It's special

There are a few things I want to say about this win but the most important thing is that it’s really special. It’s hard to tell you how much this means to me.

This area is where my uncle and my grandfather taught me to fish. We spent hours on the Schuylkill River and along Pennypack Creek fishing from the bank and later from a boat.

I’ve seen pictures of us fishing when I was three or four-years-old. I don’t even remember some of those trips. I was that young. To bring home a win on these waters is something I’ll always treasure, and it’s a tribute to the things they taught me — hard work and perseverance.

Another thing is that all four of my kids were here to see it happen. I’ve won before but never with all the kids around and with Becky at my side. I wanted so badly for them to see what I do, why I work so hard at it and why that matters.

It’s the kind of emotion that’s hard to put into works. Those of you who have kids know what I’m talking about. It’s a father’s pride. I’m not ashamed to admit that.

Another thing about this win is that it shows that hard work pays off in the end. I prefished 12 straight days here, daylight to dark. I’ve never done that in my life to get ready for any tournament. But, this one mattered so much to me that I felt like I had no other choice. I wouldn’t have been able to live with myself if I hadn’t done that and things had gone bad. This is my hometown. It was do or die.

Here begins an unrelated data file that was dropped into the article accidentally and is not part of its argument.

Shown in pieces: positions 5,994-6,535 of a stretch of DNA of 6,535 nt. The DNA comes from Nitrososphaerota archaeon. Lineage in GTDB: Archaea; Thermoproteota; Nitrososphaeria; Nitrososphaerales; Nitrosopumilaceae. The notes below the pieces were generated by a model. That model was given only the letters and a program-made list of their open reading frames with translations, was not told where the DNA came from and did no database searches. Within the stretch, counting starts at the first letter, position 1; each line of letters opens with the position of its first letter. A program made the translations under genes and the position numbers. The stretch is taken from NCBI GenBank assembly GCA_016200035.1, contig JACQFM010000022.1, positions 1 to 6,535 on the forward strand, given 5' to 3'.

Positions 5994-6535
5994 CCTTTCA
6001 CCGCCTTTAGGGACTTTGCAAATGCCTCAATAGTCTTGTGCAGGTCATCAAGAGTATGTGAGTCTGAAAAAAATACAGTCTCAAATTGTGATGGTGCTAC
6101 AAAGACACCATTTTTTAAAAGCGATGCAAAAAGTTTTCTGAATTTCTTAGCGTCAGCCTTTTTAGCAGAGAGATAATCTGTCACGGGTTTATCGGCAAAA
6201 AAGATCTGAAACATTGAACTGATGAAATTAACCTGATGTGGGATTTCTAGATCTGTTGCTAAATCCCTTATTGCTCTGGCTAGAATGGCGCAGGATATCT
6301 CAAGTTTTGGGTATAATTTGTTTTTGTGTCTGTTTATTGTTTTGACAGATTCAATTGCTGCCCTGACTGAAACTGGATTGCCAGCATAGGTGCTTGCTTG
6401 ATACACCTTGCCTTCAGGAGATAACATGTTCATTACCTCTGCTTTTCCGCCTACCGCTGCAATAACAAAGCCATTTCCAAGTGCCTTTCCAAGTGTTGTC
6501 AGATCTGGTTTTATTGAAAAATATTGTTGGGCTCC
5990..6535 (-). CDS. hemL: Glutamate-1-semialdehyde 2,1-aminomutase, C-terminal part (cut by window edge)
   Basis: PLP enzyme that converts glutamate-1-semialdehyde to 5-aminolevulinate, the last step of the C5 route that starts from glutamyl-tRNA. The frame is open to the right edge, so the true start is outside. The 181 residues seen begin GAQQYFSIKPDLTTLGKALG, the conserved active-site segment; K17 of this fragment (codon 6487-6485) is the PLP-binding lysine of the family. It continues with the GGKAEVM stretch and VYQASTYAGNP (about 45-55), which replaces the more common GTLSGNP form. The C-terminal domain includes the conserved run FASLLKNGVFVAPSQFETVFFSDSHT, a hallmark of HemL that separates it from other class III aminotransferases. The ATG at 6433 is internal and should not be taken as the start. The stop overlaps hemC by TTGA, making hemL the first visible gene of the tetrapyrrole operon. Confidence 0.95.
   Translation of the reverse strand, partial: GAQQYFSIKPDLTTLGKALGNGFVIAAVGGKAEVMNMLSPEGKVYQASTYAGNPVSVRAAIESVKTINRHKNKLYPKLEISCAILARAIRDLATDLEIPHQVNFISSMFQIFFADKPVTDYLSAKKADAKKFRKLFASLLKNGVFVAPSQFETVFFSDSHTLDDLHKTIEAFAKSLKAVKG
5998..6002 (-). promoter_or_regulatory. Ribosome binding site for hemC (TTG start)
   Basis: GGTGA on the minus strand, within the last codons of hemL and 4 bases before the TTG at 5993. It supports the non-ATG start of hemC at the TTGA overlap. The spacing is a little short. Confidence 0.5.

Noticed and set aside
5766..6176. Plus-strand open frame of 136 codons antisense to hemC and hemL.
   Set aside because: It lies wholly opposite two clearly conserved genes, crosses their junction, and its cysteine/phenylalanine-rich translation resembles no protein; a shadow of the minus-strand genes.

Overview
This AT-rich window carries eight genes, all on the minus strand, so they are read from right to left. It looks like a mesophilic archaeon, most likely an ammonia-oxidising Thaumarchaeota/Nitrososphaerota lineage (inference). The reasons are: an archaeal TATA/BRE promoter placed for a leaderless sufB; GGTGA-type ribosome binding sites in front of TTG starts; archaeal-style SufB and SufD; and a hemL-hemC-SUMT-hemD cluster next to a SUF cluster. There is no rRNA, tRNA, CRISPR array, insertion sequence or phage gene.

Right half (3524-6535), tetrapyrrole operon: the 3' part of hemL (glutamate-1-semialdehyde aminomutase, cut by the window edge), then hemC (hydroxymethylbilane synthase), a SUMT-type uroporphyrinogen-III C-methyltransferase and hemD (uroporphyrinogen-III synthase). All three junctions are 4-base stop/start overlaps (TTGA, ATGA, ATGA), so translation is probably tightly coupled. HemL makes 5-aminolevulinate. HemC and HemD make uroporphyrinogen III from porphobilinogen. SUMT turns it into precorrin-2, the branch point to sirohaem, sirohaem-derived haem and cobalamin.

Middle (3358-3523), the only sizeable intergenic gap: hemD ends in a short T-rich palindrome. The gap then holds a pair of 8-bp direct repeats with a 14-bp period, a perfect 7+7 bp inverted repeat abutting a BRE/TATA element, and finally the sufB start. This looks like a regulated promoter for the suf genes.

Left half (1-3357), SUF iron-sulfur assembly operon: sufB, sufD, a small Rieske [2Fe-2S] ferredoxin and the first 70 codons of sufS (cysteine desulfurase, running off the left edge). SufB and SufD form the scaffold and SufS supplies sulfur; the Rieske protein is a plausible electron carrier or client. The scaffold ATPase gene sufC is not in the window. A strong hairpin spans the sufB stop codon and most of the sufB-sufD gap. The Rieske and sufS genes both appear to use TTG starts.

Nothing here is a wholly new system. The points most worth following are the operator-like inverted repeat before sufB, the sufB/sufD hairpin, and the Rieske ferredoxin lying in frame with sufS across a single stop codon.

This sport of professional bass fishing really isn’t any different than any other part of life. The harder you work the luckier you’ll get. I wasn’t messing around when I talked several weeks ago about Rocky Balboa. That series of movies sums up a lot of what I think about life. You work hard, suffer through the tough times and keep going for the gold.

The last thing I want to talk about are the Philly fish-heads. (Fish-head is a term I use to describe those of us who are addicted to chasing fish.)

I’ve been to more than a handful of weigh-ins. I’ve never seen a crowd go crazy like they did this afternoon. The enthusiasm was unbelievable. That says something. Bass fishing, professional and recreational, isn’t limited to rural areas or to places where true giant bass live. Philly is about as metropolitan as it gets. And yet, look at the crowds.

At the same time, this tournament shows that metropolitan waters produce bass. Nine out of the 12 anglers caught limits today. I don’t know where the final weights stand in relation to other events but I do know that they were respectable this week. I’m proud of that.

That’s enough for now. I’m exhausted. I’m going to bed early this evening and sleep until it’s time to leave for Cayuga Lake.

Mike Iaconelli's column appears weekly on You can also find him on Facebook and Twitter or visit his website,